29 Nov 2021

Orchestra Wellington - Symphonic Dances

From Music Alive, 8:00 pm on 29 November 2021

Pianist Michael Houstoun plays Three Psalms by fellow Kiwi John Psathas, a work dedicated to Houstoun with references to Russian composer Sergei Prokofiev.

Tchaikovsky’s Serenade for Strings and Rachmaninov's dramatic Symphonic Dances from Orchestra Wellington under the baton of music director Marc Taddei round out the programme.

Statue of Tchaikovsky near his garden at Klin

Statue of Tchaikovsky near his garden at Klin Photo: CC BY-SA 3.0

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Tchaikovsky wrote his Serenade for Strings in 1880.

He produced two quite contrasting works very quickly: a festival overture and the serenade. He described the overture as "very noisy" and said he wrote it "without much warmth or enthusiasm – therefore it has no great artistic value" – he was talking about the 1812 Overture.

The serenade on the other hand, he ventured to hope was "not wholly lacking in artistic qualities." It was a piece from the heart and an immediate success.

Tchaikovsky described the opening movement as his "homage to Mozart", intending to imitate his style, referring back to the slow introductions to a few of Mozart’s symphonies and the light Classical form of a sonatina for the middle section. But its probably more like the kind of music that Tchaikovsky would have written if he’d been around in Mozart’s era.

Tchaikovsky’s Russian soul is expressed in the Finale, where he borrows a folk tune from the Volga region, and the main theme of the movement is a popular dance tune from Moscow.

John Psathas

John Psathas Photo: Gareth Watkins / Lilburn Trust / Wallace Arts Trust


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Performed by pianist Michael Houstoun with Orchestra Wellington conducted by Marc Taddei.

Three Psalms, a kind of piano concerto, was commissioned by the New Zealand Symphony Orchestra at the instigation of Michael Houstoun (to whom it is dedicated). Psathas writes, "Michael's playing inspired me throughout its composition, and his enthusiasm for the work as it grew boosted the confidence that an be sensed in the music."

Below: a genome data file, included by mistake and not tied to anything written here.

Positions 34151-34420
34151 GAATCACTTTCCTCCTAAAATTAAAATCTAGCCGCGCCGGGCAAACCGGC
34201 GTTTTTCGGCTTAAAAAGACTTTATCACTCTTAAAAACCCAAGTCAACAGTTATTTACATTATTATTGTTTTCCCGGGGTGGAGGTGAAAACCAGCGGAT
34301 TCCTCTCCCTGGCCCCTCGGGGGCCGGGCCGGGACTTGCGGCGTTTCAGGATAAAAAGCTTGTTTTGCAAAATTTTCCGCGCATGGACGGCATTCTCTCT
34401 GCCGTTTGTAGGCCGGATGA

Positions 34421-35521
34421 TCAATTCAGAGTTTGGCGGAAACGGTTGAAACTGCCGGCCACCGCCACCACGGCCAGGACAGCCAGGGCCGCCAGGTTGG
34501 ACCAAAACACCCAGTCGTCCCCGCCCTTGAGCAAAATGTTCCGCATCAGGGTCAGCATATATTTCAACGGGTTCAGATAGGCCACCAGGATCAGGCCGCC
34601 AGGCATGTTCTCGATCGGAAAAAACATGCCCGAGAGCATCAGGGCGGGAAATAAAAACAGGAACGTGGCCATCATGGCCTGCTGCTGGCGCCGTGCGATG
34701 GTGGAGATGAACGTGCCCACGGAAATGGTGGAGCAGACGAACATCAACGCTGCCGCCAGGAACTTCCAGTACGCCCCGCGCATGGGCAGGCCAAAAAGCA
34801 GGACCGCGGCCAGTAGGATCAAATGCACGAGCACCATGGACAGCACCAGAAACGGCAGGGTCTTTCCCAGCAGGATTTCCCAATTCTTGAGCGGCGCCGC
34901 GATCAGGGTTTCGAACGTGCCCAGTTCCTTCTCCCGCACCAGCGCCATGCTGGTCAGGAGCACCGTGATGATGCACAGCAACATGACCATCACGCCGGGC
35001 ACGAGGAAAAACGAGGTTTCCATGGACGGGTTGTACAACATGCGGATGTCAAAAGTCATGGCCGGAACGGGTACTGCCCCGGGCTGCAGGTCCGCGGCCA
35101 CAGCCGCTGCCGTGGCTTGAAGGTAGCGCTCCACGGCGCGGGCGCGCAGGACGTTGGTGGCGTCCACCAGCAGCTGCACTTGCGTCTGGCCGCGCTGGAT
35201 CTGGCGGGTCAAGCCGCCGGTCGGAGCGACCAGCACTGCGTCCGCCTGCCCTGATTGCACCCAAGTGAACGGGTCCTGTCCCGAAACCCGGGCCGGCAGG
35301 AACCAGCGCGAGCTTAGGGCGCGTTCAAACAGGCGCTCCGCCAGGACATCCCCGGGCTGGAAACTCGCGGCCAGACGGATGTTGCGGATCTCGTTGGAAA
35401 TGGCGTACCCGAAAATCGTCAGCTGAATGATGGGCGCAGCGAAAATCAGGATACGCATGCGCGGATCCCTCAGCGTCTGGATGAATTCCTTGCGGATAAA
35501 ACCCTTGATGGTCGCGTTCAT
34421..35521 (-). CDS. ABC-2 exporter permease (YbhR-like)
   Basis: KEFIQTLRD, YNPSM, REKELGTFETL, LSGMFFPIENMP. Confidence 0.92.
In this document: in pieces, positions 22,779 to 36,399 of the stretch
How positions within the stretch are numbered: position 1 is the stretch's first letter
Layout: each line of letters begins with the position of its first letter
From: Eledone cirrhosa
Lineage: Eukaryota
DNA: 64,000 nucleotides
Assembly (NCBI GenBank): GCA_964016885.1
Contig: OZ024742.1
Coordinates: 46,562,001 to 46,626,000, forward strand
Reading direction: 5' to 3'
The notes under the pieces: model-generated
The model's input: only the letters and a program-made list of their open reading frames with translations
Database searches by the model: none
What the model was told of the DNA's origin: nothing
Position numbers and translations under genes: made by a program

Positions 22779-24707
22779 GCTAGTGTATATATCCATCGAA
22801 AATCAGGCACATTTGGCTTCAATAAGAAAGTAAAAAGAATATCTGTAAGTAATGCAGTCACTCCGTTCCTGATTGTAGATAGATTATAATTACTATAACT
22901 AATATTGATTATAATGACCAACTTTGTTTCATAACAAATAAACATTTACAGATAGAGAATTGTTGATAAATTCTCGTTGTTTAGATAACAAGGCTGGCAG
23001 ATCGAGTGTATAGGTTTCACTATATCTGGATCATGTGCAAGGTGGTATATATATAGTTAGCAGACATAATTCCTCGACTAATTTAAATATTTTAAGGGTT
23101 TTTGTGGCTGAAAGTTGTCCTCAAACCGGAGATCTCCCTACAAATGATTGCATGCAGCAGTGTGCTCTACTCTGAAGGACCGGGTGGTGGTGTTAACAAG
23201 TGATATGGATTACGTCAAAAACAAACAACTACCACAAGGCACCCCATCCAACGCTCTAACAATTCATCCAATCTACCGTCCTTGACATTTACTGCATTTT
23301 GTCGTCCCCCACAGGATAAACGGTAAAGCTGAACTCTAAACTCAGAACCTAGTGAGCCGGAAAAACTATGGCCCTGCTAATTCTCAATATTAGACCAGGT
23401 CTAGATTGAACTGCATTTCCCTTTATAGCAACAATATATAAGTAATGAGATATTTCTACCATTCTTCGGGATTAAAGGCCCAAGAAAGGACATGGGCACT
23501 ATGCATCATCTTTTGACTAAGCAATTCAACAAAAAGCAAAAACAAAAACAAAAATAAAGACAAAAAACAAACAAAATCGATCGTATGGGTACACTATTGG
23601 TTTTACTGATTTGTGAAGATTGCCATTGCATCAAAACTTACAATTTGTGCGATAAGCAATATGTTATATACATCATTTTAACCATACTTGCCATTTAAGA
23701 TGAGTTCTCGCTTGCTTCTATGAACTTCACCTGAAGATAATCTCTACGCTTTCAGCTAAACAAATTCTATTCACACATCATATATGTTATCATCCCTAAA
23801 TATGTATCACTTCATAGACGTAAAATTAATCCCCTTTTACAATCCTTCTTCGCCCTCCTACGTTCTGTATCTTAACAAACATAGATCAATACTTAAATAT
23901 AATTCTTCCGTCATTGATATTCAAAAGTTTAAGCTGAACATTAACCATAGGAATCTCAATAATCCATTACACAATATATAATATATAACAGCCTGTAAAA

The first movement, 'Aria', introduces the simple melodic idea which 'tells the story' of the concerto and which evolves throughout it.

The second, 'Inferno', was inspired by the haunting and deeply disturbing images in James Nachtwey's photographic elegy of the same name. Nachtwey travels to the world's most troubled places and photographs the grimmest sights in such a way as to thrust them into the view of the world.

The final movement, 'Sergei Bk.3 Ch.1', becomes a celebration of the opening of the first movement of Prokofiev's Third Piano Concerto, on of the most ebullient passages in all piano concerto repertoire. John Psathas writes, "This material has inspired me for the entire course of my musical life to date, and I have always wished that it lasted longer and went further. As I composed the final movement of [Three Psalms], there developed an irresistible gravity that drew together the energy in Prokofiev's concerto and that in my own."

Programme note developed from Erica Challis.


This audio is not downloadable due to copyright restrictions.

Portrait of Sergei Rachmaninov

Portrait of Sergei Rachmaninov Photo: Konstantin Somov Public domain, via Wikimedia Commons

Rachmaninov's last work was written in difficult circumstances: he was not well, he was an exile in America suffering from homesickness, and he feared for his daughter Tatiana, trapped in France during the German invasion.

It's a tougher less sentimental work than his earlier symphonies, with a muscular hard edge and spiky orchestration that show Prokofiev as an influence.


Recorded 26 September 2020, Michael Fowler Centre, Wellington by RNZ Concert

Producer: David McCaw

Engineer: Darryl Stack